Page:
From huphelmeyer: Is this a new thing for mannequins?
BOISE - A Nampa mom is upset after she says she received a nasty note from her fellow diners accusing her 10-month-old son of "ruining" their dinner with his yelling.
Katie Leach admits that her son's "new thing" is yelling.
"He will yell when I tell him no, when he's super excited and happy or just for no reason at all," Leach wrote on a Facebook post to KTVB. "I'm doing my best to teach him indoor voice and to not yell back at me when telling him no etc, But he is only 10 (almost 11 months) and LEARNING."
Leach says she and her family where dining at Texas Roadhouse in Nampa when her son began to yell off and on.
"We all tried quieting him down which a majority of the time he did but he also was so excited to be around all the commotion," said Leach. "He was not yelling to be mean or because he was mad, it was purely from excitement and being happy."
Leach says about halfway through her dinner two customers, "Caucasian women in their late 50's or early 60's," slammed a disapproving note down on Leach's table. The women then sat back down at their table behind Leach's.
"Thank you for ruining our dinner with your screaming kid. Sincerely, the table behind you," the note read.
Leach says she approached the two women and explained her son is young and that he is still learning. She says the women told her their grandchildren never behave like that. Leach says she could understand their complaints if her son was older and knew better.
Leach says she talked with the manager of Texas Roadhouse, who Leach says apologized for the way her family was treated. Leach says the manager told the two women they could finish their dinner, but then had to leave quietly. She says he explained he had two children himself. The manager, according to Leach, paid for Leach's meal and said her family is welcome to return to Texas Roadhouse anytime.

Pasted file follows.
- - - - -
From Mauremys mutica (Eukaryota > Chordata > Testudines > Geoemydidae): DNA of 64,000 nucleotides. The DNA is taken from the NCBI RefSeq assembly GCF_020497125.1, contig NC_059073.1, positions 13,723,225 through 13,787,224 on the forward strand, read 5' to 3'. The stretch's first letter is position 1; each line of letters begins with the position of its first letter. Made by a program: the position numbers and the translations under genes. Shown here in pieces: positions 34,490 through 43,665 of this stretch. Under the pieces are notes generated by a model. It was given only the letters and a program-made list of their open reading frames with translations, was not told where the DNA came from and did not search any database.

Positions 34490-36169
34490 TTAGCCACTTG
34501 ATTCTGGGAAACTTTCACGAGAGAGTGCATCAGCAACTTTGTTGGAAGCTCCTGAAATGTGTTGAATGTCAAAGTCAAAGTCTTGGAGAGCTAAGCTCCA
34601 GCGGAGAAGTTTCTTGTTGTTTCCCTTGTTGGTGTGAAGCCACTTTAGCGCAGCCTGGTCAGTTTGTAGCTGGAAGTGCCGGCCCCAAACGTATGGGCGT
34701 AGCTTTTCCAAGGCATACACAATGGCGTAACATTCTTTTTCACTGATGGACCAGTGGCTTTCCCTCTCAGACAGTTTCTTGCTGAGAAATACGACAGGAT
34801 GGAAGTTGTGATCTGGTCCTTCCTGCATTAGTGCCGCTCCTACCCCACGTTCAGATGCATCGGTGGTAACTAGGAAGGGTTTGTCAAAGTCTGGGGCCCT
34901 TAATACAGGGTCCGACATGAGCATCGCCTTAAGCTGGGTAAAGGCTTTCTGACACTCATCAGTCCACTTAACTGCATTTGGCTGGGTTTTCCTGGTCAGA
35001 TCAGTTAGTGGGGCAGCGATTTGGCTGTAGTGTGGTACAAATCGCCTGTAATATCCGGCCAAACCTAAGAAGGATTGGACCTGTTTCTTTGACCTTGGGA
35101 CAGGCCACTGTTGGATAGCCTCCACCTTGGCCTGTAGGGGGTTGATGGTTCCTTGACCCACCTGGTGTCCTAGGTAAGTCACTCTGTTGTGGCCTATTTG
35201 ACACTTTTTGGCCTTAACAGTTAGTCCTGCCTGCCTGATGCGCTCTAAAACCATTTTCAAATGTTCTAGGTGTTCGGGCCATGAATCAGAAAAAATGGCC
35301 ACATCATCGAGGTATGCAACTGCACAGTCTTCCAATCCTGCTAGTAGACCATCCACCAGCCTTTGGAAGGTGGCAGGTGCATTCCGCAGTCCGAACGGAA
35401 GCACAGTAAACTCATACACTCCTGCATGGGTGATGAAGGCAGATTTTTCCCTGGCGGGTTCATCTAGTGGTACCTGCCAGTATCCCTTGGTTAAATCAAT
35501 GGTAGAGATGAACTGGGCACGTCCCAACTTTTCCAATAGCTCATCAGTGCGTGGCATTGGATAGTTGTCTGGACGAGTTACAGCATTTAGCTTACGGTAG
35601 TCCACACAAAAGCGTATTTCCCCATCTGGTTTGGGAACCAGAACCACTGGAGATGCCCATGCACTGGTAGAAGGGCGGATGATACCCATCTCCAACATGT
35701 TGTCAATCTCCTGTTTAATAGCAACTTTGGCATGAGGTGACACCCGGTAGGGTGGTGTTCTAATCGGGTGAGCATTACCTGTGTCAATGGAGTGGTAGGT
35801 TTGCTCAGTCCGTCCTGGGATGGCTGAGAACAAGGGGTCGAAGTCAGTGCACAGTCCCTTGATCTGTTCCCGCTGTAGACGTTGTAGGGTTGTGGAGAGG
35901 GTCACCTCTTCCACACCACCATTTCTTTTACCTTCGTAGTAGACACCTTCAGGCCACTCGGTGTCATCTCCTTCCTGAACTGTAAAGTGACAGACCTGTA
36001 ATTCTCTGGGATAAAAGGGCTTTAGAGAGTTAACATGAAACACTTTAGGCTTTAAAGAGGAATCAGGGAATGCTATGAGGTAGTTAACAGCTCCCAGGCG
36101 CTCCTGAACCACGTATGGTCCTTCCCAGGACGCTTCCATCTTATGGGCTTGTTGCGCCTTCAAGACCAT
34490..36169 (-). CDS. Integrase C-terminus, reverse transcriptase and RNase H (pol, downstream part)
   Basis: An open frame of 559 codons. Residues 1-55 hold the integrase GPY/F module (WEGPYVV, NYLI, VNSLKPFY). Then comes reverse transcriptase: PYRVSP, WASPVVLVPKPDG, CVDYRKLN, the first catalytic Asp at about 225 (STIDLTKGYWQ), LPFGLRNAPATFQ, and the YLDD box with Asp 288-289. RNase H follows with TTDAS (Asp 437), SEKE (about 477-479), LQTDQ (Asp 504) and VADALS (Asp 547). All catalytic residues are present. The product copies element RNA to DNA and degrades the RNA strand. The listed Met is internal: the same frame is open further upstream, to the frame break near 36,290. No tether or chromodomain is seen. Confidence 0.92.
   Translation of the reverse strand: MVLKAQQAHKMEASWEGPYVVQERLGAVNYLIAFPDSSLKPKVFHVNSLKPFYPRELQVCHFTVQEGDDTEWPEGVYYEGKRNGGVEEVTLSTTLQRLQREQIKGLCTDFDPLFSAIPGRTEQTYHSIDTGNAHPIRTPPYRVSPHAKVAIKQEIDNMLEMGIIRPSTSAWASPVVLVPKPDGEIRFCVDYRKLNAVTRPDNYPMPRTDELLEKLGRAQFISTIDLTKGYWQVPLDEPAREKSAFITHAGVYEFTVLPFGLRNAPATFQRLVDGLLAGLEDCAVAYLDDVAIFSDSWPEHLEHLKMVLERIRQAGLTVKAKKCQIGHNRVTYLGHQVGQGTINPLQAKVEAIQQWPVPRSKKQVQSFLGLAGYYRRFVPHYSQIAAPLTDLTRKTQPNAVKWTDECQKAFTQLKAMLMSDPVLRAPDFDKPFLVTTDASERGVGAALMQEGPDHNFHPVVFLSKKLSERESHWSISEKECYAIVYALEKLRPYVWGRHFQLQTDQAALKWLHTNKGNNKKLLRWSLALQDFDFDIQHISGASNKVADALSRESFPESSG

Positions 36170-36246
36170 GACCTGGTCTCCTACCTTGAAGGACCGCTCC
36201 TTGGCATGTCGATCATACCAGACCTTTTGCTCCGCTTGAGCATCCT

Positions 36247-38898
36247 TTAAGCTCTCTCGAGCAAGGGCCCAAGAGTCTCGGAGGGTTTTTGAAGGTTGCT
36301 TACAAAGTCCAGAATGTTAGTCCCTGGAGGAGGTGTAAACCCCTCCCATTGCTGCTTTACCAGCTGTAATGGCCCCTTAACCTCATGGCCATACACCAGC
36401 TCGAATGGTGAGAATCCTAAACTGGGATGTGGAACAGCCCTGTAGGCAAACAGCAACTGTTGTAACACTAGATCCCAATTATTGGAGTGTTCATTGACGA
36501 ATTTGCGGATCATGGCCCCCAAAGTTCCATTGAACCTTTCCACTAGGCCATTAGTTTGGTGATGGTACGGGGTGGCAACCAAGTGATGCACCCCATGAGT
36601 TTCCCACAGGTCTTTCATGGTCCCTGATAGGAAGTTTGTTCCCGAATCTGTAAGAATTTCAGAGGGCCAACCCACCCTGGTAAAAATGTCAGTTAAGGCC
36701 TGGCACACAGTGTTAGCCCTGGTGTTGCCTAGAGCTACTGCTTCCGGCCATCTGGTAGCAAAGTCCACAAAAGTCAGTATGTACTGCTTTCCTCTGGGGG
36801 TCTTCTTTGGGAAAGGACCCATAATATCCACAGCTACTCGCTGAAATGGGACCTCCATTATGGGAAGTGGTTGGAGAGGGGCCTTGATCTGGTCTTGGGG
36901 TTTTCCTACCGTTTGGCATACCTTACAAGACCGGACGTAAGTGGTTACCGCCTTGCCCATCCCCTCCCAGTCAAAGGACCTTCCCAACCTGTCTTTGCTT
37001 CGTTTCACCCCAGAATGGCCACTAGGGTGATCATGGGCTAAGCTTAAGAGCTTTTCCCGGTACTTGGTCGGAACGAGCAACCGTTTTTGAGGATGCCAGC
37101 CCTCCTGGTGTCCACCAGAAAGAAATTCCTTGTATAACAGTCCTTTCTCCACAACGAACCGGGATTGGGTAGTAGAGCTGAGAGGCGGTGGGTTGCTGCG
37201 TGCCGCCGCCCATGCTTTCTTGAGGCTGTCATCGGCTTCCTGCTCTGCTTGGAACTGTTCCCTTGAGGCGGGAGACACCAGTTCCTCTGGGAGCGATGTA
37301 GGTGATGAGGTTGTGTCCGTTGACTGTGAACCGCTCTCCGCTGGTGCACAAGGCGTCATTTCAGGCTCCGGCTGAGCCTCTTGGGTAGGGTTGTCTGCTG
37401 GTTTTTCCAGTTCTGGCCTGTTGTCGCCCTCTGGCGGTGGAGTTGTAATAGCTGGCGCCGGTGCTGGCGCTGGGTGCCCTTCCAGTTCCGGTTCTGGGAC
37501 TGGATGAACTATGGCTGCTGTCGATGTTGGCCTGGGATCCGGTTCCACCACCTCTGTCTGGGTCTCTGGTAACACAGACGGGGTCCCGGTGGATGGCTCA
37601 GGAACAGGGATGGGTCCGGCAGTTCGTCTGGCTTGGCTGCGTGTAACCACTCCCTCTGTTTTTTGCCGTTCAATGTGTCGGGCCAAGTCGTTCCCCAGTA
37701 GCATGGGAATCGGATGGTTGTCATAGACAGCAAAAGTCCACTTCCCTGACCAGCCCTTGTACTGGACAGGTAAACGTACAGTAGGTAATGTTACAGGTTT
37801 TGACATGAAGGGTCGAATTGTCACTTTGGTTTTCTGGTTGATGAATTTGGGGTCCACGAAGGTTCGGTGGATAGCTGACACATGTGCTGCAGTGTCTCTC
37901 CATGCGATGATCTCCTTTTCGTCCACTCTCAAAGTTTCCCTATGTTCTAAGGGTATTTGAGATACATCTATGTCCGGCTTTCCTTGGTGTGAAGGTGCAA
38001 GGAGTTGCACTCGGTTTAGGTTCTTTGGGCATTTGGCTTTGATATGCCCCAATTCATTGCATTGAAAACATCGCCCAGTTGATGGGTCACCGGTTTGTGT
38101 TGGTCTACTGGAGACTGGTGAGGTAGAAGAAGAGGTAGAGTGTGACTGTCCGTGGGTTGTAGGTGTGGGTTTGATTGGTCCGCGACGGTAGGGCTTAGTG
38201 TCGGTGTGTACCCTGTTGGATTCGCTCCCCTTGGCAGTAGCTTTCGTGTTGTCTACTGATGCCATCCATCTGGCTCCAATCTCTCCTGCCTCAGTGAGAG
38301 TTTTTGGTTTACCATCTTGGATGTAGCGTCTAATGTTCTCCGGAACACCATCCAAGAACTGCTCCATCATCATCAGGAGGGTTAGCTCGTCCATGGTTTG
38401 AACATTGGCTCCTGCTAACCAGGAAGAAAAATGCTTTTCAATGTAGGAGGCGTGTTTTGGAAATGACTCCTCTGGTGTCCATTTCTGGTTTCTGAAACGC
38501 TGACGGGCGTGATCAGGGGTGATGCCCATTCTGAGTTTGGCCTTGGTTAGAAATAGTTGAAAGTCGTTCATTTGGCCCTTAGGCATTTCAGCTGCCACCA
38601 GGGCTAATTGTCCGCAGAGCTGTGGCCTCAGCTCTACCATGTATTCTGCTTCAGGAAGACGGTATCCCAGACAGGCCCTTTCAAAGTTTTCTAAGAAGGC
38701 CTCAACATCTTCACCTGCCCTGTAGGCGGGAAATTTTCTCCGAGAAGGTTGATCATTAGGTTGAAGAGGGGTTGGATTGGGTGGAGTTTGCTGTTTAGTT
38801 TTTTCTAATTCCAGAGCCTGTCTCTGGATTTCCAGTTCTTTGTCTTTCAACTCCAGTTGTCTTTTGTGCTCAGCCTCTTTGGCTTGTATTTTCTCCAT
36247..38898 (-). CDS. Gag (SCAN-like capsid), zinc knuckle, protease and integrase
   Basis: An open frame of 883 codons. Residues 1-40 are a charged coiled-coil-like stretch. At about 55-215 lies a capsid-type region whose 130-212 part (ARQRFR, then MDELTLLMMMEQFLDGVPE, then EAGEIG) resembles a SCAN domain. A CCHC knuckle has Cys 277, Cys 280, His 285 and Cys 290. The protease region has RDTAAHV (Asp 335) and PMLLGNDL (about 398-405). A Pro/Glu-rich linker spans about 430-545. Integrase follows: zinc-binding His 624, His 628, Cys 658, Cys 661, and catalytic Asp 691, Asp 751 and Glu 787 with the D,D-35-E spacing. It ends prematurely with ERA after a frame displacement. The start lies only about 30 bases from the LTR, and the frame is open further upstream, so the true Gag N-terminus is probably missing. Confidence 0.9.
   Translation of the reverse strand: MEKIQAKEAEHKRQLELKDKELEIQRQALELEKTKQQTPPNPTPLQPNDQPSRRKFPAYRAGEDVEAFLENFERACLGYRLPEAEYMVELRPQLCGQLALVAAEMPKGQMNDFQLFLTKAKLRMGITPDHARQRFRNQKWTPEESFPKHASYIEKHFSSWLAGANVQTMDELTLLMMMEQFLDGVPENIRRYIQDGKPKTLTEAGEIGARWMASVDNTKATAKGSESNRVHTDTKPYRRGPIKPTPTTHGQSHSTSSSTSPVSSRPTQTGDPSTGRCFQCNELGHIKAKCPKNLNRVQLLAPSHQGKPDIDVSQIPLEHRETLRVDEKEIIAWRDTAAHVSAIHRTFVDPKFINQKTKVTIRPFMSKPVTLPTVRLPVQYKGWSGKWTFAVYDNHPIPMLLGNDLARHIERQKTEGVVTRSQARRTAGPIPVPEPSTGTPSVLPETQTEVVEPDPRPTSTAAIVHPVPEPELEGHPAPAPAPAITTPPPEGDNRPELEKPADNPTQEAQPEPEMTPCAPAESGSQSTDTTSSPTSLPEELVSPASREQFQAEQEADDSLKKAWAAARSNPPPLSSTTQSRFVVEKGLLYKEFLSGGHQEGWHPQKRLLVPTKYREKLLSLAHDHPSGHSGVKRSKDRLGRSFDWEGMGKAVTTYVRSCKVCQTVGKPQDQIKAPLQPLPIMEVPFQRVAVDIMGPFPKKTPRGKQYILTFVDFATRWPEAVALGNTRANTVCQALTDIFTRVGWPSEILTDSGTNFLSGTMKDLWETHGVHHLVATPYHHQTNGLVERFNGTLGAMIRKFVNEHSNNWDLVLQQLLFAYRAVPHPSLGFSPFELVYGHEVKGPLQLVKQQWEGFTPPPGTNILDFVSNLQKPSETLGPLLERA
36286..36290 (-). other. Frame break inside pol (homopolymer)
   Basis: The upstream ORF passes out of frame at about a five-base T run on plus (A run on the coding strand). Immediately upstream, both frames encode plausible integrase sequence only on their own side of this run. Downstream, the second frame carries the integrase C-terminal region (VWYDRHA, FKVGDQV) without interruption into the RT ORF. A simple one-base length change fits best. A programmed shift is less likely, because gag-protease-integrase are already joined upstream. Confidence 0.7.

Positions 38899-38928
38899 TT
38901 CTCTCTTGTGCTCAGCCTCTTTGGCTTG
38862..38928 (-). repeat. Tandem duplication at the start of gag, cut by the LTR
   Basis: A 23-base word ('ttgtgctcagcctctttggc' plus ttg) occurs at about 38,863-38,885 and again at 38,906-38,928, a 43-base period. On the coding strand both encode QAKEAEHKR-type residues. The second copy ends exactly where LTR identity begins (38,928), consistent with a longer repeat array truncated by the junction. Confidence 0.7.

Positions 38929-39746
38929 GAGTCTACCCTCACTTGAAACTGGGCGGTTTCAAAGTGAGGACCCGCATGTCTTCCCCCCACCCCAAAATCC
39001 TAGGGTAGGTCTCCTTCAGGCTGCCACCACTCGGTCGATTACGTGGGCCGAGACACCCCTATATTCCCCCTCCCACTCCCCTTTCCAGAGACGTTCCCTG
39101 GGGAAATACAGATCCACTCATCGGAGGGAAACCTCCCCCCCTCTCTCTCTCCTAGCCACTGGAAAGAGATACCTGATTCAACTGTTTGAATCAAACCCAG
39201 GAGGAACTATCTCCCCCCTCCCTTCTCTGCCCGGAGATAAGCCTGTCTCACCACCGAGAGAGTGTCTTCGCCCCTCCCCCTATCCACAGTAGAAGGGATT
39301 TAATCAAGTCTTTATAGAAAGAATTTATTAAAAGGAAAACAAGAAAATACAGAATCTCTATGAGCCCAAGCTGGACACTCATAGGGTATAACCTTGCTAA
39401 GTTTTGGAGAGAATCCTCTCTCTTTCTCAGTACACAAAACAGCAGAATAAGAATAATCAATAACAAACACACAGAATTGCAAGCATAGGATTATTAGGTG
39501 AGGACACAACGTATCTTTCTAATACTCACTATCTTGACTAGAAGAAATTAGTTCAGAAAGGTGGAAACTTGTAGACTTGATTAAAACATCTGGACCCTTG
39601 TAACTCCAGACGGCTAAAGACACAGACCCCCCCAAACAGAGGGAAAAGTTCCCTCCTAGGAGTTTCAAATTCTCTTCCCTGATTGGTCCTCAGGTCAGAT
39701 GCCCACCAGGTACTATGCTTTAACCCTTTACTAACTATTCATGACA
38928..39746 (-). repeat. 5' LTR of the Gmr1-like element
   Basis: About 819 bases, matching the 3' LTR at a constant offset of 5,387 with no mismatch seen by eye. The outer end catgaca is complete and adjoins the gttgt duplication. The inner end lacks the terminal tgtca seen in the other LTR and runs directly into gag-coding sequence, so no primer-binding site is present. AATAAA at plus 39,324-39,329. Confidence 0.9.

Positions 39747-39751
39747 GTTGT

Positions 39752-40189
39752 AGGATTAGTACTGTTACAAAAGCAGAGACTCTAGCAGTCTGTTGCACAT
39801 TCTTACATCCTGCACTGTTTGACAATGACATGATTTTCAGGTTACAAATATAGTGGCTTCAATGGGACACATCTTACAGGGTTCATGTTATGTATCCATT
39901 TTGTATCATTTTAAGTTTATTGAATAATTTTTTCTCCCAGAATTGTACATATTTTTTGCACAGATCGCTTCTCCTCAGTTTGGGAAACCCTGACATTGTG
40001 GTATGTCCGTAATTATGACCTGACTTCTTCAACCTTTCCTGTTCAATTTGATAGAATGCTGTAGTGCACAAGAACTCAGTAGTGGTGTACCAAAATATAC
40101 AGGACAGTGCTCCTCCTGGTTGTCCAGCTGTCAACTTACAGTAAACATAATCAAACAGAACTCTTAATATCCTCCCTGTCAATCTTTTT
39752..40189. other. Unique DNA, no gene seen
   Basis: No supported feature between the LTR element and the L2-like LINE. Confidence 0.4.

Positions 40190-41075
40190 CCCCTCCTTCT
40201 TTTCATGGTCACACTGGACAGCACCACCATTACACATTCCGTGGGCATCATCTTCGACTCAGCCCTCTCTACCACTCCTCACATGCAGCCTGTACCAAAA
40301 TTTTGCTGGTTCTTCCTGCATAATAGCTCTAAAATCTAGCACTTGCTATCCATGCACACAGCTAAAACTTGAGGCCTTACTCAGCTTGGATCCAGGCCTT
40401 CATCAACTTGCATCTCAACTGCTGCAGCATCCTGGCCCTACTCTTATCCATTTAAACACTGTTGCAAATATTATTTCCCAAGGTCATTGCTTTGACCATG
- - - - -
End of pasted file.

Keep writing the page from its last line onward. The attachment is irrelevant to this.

“We’re in the hospitality business. We want all our guests to have a great experience,” said Travis Doster, a spokesman for Texas Roadhouse. “We were voted one of the loudest restaurants by Consumer Reports. We are proud to be loud. If you want to hear clinking wine glasses and clinking forks, then this probably isn’t the place for you.”
Rather than bending to the whims of the complainants, the restaurant manager sympathized with Leach; he comped the family's meal, and told the women "they could finish their dinner, but then had to leave quietly." A rep for Texas Roadhouse told the news station, "We are proud to be loud. If you want to hear clinking wine glasses and clinking forks, then this probably isn’t the place for you."
The restaurant's move isn't sitting well with some: Several angry customers have taken to Texas Roadhouse's Facebook wall, with one writing, "I'll never go to this restaurant as you don't care people enjoy their meal. Screaming children have priority."
Kids in restaurants is an issue that people on both sides get awfully passionate about: After a Monterey, Calif. restaurant called Old Fisherman's Grotto instituted a no-kids policy, a local radio station polled listeners to find 57 percent disapproved of the move. Meanwhile, an Australian restaurant that banned kids says it's busier than ever. And it's not just casual restaurants affected, either: Chicago's pricey fine dining institution Alinea considered banning babies after a crying infant in the dining room angered other patrons.
I am quite fond of children; they're great BBQ'd. But seriously folks, I have two adult sons and they were extremely well behaved children when we were out (well one was, the other wasn't exactly bad but he was interesting), at home was a different subject. So I am ok with kids, as long as they have been taught manners and the parental units do the job they are supposed to do. Unfortunately, as we all know that doesn't happen.